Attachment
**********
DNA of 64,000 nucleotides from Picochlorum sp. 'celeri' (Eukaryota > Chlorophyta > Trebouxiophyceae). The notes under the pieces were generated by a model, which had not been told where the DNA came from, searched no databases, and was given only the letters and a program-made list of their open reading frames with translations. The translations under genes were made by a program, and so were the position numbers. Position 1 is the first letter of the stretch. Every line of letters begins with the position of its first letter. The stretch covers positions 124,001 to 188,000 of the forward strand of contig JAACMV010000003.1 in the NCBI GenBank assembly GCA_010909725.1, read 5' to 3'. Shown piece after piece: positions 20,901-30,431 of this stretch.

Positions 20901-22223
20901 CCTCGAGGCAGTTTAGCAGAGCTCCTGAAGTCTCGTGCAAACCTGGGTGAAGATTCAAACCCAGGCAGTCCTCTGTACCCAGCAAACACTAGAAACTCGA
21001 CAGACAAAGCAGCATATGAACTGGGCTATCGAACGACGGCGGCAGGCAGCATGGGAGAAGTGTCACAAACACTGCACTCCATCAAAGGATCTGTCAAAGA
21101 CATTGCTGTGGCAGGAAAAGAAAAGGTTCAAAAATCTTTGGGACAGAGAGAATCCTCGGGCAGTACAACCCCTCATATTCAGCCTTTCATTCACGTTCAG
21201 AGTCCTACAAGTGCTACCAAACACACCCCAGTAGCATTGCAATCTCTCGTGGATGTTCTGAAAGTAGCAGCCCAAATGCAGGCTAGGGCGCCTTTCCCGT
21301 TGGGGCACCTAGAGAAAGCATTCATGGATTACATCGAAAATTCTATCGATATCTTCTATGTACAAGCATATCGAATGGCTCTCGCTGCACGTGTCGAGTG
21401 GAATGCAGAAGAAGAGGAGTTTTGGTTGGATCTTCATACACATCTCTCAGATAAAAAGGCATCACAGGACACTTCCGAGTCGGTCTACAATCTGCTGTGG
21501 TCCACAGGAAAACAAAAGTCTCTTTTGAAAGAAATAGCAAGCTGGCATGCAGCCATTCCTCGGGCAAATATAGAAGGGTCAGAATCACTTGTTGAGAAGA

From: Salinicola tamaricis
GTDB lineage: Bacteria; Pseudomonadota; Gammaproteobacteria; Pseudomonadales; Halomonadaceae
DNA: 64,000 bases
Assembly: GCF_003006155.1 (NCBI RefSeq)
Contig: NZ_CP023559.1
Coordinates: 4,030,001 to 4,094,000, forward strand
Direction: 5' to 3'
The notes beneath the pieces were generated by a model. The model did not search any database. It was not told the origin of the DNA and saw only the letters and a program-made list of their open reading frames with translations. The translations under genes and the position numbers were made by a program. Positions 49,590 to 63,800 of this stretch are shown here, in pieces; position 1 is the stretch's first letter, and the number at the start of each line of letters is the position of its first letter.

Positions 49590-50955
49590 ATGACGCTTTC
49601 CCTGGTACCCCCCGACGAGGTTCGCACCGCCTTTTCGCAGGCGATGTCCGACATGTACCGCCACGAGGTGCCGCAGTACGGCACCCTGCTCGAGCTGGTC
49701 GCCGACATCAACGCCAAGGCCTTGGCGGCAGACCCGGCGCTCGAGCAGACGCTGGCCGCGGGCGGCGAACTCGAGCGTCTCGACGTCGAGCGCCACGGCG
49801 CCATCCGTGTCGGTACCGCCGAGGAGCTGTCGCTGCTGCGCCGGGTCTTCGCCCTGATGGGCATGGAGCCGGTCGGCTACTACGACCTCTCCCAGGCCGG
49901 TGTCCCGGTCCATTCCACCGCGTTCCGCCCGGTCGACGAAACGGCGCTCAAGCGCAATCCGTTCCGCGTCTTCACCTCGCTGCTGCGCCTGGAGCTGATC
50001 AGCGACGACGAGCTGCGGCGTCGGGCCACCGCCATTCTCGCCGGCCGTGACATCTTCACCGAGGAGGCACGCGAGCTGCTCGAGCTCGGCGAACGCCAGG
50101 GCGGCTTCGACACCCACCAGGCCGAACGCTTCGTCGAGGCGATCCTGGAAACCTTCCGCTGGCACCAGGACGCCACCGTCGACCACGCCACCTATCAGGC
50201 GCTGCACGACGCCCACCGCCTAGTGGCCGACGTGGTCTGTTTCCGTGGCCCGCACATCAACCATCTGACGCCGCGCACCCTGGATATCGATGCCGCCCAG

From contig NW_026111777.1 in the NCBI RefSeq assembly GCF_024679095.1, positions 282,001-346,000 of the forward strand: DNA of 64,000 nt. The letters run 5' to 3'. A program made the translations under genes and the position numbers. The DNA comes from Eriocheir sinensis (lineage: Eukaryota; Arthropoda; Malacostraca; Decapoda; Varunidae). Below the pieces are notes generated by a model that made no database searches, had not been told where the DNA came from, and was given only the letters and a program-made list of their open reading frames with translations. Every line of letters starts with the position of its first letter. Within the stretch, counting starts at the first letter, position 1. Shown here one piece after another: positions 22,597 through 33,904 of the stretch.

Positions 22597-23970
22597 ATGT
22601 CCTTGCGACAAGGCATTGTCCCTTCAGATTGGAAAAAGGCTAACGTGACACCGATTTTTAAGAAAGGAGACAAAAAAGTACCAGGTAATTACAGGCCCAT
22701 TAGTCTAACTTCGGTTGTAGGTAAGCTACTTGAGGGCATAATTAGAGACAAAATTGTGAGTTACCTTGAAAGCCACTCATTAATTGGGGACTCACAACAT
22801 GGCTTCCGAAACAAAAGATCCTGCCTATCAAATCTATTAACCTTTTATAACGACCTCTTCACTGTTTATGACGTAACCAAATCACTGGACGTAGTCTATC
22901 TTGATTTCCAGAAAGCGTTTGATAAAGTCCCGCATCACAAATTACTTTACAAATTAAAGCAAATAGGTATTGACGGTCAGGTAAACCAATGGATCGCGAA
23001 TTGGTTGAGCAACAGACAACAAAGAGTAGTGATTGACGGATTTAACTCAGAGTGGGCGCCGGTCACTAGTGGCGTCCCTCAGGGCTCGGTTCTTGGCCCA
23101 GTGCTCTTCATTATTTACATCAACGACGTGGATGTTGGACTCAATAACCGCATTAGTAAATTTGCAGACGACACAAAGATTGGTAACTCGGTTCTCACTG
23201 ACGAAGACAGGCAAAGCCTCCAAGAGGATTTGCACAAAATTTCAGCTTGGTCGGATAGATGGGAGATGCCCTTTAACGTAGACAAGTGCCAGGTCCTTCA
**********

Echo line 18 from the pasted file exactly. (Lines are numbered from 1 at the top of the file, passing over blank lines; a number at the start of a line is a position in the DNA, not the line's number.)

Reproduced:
Positions 49590-50955